one of my favorite quotes is one that i can’t recite exactly.  an old professor said it to me once and told me it was faulkner, and it stuck with me enough that i remember the gist of it, but i’ve never been able to find it anywhere.  so maybe it’s not faulkner.  or maybe it’s not about an elephant.

but the gist of it is this: writing about your own personal life is like trying to describe an elephant while standing one foot away from it.  in other words, you’re too close to the elephant to achieve the perspective you need to describe it accurately.

(update: freddy found what appears to be the quote’s origin.)

on this website i write primarily about things that happen to me.  when i reread what i’ve written, i often fail to notice when i’ve misrepresented something.  after all, i was there.  i know what happened.  i remember how i felt.  my brain fills the gaps in my retelling of events with memories of the event itself.  i try as hard as i can to recognize and eliminate these gaps, but sometimes i don’t even know they’re there.

so it’s not surprising that i didn’t notice anything amiss in the previous post, at least not until a few people’s (re)actions made me realize that i need to clarify two things:

  • i had some anxiety attacks and a few bad days, yes, but overall i am no more mentally ill than i usually am.
  • the breakup was my doing.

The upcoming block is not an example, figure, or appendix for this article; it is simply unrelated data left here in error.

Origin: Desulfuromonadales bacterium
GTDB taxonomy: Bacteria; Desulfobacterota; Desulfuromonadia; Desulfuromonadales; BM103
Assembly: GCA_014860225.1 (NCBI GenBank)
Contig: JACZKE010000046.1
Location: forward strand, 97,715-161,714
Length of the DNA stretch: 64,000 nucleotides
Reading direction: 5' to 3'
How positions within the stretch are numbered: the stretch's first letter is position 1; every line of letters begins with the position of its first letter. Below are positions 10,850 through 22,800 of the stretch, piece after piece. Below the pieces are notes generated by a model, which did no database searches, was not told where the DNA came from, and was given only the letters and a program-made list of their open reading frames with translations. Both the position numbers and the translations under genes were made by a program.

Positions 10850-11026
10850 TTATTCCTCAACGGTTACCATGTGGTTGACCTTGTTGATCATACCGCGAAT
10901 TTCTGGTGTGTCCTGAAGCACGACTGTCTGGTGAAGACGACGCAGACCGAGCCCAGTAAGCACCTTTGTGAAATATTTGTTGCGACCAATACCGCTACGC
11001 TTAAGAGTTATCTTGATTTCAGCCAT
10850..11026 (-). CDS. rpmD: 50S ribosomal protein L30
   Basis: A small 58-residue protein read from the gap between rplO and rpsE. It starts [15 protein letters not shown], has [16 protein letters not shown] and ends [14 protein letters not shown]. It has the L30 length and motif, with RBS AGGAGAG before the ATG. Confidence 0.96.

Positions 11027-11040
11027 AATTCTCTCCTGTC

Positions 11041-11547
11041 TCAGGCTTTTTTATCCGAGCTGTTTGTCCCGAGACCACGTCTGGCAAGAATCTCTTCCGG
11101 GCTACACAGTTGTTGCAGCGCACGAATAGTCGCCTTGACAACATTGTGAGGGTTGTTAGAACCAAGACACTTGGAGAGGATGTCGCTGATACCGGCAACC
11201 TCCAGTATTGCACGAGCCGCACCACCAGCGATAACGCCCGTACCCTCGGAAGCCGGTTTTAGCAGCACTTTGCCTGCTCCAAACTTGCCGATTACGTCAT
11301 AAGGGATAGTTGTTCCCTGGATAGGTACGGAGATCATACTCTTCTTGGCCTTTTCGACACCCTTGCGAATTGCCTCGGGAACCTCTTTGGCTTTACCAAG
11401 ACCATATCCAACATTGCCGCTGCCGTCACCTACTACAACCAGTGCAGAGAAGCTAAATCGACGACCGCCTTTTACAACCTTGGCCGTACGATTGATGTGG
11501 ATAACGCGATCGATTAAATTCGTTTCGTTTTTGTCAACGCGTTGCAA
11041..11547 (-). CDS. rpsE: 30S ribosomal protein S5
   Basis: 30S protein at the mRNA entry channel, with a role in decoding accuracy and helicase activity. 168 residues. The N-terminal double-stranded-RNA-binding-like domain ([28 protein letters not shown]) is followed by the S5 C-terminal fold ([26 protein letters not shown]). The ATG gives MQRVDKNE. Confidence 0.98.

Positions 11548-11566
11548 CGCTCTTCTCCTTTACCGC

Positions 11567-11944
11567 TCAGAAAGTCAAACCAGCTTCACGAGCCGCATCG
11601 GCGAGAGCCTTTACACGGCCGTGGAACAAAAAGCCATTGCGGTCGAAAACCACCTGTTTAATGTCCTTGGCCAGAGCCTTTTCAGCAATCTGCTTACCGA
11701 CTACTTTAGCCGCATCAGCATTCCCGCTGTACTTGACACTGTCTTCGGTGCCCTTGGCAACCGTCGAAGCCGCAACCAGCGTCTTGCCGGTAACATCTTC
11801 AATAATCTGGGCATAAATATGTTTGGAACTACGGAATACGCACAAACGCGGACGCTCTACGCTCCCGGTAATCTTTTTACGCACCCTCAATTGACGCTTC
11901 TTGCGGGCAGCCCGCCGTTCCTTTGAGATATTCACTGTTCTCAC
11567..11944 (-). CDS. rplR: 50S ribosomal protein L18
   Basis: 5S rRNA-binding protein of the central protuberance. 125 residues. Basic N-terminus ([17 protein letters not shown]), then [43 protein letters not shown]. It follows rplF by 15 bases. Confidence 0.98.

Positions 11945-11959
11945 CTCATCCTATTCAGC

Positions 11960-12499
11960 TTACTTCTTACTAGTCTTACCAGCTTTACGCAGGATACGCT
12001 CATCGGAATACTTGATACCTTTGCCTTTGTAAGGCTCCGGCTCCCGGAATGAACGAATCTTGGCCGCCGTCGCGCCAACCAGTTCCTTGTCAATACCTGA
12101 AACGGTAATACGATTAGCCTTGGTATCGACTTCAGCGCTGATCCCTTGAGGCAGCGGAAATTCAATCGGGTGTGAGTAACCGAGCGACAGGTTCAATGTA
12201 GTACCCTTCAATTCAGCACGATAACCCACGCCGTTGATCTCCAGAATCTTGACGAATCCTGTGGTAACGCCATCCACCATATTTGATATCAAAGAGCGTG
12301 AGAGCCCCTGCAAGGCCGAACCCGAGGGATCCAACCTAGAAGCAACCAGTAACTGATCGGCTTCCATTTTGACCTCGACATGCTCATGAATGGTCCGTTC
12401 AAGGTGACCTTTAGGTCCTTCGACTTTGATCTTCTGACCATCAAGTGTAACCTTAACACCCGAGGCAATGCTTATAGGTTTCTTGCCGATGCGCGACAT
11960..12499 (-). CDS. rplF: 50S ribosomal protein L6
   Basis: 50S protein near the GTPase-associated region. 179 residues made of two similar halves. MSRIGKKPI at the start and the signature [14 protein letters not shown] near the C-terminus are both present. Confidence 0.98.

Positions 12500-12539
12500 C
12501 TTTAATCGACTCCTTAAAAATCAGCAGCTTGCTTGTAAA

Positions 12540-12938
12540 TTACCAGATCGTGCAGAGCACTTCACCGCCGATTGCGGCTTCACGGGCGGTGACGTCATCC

point #1 makes me think of something helen jane said to me at sxsw this year.  she came over and introduced herself and we talked for a minute, and then she said, “you’re much less fragile in person than you seem on your website.”

“oh yeah?” i said.  “maybe that’s because my website is where i keep it all.”

in this case, clarifying these points is more important to my personal life than it is to my telling of the story, because as far as i’m concerned i represented my own feelings and actions quite accurately.  but everyone’s interpretations of what i write are filtered through their own personal experience.  sometimes that’s what makes writing such an interesting challenge, and sometimes that’s what makes these clarifications necessary.

misrepresentations are never, ever intentional, you understand.  it’s just that i’m standing too close to the elephant.